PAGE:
While most superheroes performed their heroic duties by punching, blowing up, or bataranging their enemies, Aquaman employed the help of his fishy friends. Many view this as silly or weak, but I was drawn to his non-confrontational approach. Aquaman commanded the fish, but never to their detriment. He was a just and compassionate ruler — both to his fellow Atlanteans and the creatures of the sea.

Sure, seeing him ride a seahorse or waterski on flying fish is a little goofy. Yet that was much more relatable to this gentle-spirited kid than zooming around in a souped-up car, racing locomotives, or even cruising in a transparent jet.

Aquaman’s relationship with fish and other aquatic animals showed me that heroes (men, in particular) can be kind and understanding while still being brave, strong and powerful.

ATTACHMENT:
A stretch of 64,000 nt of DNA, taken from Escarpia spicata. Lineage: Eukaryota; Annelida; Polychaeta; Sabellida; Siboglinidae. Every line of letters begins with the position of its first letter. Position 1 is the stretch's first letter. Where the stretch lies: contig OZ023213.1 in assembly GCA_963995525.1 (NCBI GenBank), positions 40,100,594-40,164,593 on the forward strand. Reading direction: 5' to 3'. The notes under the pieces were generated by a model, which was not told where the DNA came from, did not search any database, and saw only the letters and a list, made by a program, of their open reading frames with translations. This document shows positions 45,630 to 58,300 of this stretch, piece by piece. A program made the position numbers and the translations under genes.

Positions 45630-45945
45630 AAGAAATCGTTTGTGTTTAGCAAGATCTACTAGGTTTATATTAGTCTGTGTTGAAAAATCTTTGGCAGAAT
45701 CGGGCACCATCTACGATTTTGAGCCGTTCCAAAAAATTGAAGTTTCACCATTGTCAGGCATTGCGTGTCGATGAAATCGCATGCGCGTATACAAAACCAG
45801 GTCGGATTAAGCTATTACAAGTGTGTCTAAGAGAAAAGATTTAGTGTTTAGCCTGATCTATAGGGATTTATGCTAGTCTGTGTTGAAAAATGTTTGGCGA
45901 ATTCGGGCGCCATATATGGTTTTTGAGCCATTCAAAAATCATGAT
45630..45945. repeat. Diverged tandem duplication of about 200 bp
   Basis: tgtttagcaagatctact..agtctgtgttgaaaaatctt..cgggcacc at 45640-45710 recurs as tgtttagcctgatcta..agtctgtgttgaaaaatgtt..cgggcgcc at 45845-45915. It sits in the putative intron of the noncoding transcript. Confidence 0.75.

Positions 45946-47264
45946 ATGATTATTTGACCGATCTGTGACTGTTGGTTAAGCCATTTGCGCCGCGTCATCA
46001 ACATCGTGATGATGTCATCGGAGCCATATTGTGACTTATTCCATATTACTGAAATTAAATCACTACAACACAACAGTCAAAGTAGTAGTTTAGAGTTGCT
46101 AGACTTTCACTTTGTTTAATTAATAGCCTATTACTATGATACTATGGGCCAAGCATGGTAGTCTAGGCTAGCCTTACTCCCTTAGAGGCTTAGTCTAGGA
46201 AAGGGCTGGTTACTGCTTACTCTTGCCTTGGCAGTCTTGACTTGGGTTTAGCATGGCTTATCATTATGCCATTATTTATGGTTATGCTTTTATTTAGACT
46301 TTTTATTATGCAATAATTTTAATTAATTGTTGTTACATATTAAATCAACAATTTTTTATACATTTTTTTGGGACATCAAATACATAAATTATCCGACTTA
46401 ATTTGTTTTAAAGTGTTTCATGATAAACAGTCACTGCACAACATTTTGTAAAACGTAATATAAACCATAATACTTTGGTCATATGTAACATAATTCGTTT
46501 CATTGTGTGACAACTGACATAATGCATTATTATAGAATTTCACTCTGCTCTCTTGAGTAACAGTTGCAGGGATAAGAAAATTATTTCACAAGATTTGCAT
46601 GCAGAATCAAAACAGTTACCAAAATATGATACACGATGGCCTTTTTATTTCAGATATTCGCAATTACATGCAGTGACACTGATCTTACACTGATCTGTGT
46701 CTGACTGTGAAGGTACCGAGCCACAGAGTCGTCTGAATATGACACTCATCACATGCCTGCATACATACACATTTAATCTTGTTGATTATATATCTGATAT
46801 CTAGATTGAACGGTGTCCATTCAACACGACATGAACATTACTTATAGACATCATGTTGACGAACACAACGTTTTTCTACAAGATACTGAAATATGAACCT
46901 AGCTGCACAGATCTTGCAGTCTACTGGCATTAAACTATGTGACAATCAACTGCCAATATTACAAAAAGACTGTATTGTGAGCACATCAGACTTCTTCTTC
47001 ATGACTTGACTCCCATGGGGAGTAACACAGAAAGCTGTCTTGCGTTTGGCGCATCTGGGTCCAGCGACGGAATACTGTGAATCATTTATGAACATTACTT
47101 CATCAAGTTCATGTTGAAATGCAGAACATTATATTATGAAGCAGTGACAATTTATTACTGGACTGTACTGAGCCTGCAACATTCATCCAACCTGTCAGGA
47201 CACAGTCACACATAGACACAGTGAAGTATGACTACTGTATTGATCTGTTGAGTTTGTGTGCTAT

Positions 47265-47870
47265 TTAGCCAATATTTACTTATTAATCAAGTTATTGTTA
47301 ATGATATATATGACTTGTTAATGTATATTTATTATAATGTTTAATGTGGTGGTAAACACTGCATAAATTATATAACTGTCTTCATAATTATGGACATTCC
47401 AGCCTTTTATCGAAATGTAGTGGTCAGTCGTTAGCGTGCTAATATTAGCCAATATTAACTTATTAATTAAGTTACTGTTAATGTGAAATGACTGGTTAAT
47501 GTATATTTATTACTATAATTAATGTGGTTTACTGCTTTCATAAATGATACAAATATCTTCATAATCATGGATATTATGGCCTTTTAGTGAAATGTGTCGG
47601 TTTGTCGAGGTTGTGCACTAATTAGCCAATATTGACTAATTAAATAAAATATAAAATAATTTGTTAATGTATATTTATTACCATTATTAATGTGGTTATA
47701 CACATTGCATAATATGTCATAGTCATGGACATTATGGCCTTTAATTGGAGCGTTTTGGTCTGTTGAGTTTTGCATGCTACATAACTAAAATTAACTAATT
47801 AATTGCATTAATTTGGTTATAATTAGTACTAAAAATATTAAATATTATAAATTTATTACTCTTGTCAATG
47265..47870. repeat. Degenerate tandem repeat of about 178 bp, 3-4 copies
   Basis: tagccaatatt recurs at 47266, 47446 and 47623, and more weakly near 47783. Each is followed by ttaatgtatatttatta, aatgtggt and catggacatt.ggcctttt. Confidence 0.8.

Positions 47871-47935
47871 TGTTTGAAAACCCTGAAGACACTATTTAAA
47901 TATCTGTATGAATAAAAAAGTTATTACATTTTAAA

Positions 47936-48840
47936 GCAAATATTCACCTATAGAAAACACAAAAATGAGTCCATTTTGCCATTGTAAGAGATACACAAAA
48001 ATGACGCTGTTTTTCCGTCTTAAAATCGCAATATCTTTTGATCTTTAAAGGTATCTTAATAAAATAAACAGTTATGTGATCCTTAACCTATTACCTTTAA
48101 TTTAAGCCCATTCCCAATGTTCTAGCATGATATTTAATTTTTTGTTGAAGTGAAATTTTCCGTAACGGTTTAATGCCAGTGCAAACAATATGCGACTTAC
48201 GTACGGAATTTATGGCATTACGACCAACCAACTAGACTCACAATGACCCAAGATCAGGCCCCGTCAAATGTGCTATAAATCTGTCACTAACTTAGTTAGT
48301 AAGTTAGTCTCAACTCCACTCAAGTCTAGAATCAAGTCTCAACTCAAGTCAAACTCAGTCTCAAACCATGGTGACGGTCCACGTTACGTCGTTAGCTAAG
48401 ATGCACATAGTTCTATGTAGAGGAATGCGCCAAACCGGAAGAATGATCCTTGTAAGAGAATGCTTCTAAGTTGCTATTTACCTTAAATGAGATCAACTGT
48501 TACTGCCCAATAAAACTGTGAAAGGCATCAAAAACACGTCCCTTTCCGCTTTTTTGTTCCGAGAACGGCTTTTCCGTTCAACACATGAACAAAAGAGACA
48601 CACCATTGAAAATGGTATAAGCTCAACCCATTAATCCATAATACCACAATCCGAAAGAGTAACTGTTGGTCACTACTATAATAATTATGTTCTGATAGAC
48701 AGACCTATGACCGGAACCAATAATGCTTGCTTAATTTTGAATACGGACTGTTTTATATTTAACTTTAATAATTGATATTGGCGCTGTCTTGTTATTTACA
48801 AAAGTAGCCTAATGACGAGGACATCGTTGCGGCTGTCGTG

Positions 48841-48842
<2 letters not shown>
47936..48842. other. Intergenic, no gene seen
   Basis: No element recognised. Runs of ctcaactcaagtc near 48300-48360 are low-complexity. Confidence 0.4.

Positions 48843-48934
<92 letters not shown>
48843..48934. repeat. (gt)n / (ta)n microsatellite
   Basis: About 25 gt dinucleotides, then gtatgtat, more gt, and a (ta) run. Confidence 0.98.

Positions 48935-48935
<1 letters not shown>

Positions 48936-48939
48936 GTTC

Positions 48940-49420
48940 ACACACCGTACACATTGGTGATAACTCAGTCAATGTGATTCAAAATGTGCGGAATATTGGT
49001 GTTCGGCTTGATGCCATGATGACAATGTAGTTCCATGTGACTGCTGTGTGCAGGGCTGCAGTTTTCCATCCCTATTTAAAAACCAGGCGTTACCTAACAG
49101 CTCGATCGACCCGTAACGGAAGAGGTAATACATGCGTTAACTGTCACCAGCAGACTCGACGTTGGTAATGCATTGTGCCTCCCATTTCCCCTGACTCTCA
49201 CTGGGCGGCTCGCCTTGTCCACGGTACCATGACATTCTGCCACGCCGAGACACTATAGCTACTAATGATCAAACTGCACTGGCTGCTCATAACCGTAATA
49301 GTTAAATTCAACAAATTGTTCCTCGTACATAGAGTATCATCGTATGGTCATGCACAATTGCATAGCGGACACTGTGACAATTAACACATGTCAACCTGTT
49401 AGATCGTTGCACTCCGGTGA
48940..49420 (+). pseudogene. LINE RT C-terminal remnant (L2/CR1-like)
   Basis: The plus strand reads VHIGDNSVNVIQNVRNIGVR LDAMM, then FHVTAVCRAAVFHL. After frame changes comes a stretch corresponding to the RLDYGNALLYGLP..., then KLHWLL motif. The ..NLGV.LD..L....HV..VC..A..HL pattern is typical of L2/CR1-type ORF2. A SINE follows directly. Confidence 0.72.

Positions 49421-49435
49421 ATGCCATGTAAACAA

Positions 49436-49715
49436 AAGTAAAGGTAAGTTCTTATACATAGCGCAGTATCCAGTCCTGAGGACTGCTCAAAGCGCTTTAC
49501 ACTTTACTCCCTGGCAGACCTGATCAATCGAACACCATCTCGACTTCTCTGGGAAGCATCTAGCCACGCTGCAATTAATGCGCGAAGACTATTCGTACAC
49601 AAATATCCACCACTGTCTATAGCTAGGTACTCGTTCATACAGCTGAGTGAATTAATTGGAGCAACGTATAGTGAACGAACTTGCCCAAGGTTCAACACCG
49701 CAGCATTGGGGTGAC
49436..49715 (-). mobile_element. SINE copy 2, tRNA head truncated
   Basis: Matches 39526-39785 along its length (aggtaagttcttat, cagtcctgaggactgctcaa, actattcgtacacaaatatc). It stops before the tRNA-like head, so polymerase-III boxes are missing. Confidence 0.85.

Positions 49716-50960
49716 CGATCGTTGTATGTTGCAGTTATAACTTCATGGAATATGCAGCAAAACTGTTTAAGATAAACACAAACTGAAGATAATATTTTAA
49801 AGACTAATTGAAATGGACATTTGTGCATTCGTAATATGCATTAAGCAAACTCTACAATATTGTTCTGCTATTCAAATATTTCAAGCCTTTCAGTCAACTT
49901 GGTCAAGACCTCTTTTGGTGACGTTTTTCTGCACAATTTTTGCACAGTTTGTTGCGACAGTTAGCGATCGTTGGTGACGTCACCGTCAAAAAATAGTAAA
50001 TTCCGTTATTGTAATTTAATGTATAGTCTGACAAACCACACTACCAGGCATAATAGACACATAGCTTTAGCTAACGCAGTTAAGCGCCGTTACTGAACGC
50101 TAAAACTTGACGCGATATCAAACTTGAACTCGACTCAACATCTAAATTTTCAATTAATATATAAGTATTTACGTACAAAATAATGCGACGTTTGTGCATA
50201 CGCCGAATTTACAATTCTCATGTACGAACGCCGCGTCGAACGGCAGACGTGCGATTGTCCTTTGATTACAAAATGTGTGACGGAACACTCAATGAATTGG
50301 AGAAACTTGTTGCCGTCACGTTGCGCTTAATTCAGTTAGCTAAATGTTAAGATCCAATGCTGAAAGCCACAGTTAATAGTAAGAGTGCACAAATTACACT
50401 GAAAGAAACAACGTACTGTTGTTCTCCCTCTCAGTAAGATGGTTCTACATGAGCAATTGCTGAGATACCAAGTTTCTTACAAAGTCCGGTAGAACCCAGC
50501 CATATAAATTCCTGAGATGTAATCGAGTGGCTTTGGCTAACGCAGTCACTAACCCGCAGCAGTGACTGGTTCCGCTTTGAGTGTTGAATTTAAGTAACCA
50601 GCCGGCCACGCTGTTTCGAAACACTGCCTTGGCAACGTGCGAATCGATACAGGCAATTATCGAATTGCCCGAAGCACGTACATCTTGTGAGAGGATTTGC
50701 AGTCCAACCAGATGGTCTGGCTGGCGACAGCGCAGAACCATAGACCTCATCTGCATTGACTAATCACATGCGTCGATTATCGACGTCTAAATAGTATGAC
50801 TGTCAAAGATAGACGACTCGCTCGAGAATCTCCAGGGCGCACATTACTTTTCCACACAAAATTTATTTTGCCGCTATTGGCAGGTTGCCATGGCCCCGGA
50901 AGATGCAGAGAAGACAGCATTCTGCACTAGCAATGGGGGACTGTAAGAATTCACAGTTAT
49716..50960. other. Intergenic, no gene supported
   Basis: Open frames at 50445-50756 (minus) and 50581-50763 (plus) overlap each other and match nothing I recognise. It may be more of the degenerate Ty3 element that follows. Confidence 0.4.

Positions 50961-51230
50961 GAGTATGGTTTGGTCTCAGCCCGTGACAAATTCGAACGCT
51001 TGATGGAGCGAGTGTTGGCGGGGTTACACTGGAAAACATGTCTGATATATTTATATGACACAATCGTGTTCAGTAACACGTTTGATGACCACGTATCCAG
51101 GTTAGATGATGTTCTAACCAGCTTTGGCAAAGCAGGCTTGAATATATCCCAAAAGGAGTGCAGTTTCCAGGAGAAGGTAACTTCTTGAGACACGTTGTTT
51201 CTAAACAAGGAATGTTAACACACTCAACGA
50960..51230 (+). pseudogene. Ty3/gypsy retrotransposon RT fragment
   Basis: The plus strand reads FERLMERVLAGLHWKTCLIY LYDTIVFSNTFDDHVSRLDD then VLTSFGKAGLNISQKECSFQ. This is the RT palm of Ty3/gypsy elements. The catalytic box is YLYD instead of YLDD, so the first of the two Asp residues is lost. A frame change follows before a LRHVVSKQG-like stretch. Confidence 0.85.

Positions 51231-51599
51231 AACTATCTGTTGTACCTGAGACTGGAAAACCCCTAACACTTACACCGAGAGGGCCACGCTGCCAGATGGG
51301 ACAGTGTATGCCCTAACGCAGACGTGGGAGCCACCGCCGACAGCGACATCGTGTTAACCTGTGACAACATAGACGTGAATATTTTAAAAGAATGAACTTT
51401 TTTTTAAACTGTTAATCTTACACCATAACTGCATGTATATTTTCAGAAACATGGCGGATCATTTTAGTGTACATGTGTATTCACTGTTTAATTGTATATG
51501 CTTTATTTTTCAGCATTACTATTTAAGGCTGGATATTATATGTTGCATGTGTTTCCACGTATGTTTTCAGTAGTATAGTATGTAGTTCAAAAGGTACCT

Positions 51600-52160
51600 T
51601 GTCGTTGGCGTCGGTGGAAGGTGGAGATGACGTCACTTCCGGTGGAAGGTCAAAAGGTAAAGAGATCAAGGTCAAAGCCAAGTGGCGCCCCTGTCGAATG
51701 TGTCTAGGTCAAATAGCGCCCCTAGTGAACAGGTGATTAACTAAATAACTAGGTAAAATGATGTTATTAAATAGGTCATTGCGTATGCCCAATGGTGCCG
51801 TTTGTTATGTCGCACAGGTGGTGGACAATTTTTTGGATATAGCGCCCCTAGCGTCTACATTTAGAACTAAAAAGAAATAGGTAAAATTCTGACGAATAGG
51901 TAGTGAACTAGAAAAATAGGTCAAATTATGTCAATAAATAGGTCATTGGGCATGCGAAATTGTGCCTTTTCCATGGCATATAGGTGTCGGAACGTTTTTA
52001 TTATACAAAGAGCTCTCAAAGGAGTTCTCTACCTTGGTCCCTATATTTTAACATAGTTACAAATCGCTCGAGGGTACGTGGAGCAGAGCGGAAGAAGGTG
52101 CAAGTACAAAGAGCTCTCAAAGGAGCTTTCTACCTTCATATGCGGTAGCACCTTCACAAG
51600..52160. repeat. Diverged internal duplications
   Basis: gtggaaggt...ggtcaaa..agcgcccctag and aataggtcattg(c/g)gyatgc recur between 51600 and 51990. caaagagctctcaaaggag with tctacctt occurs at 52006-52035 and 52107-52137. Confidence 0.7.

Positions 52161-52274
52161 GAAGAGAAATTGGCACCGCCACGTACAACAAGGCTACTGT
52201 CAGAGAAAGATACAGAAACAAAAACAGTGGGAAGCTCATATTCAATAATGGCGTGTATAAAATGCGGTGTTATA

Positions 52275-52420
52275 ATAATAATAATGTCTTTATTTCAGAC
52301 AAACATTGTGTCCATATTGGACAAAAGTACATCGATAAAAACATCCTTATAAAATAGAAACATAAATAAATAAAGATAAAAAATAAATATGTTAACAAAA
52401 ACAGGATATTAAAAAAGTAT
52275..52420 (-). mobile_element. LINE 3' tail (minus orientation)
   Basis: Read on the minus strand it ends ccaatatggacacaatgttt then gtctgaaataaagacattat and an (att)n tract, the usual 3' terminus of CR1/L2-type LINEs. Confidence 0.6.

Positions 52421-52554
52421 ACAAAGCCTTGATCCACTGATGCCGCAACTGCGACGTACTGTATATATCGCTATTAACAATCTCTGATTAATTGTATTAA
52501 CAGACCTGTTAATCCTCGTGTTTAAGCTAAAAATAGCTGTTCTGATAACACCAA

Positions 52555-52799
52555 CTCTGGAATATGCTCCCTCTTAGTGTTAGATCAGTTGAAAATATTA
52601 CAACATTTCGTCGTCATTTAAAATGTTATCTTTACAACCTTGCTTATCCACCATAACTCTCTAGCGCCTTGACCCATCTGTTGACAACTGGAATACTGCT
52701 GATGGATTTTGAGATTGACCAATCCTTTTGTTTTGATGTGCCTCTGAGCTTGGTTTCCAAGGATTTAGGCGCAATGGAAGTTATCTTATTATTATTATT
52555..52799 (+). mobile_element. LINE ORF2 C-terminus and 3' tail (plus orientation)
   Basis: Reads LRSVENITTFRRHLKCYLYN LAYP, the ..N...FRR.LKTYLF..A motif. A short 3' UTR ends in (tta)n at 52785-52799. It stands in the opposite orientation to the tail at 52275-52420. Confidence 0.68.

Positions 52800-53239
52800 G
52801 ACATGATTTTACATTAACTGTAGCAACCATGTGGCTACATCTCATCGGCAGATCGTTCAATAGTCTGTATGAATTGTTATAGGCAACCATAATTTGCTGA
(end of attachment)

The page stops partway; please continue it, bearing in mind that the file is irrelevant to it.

Aquaman is once more the odd man out when it comes to his color scheme. While nearly all of the big names are decked out in red or blue, the King of the Seas sports an orange and green uniform. Even though these secondary colors aren’t seen as bold or strong, I was drawn to the costume’s originality.

Aquaman costume

And then there’s his blondness, when most other well-known heroes have black or brown hair. There are other tow-headed heroes, but their hair is typically covered by masks (Captain America), helmets (Thor), hats (Green Arrow), or fire (Human Torch). Whereas being blond may not seem like a handicap, in fictional male characters it often carries connotations of weakness and femininity — again, something I could relate to as kid on the sensitive side.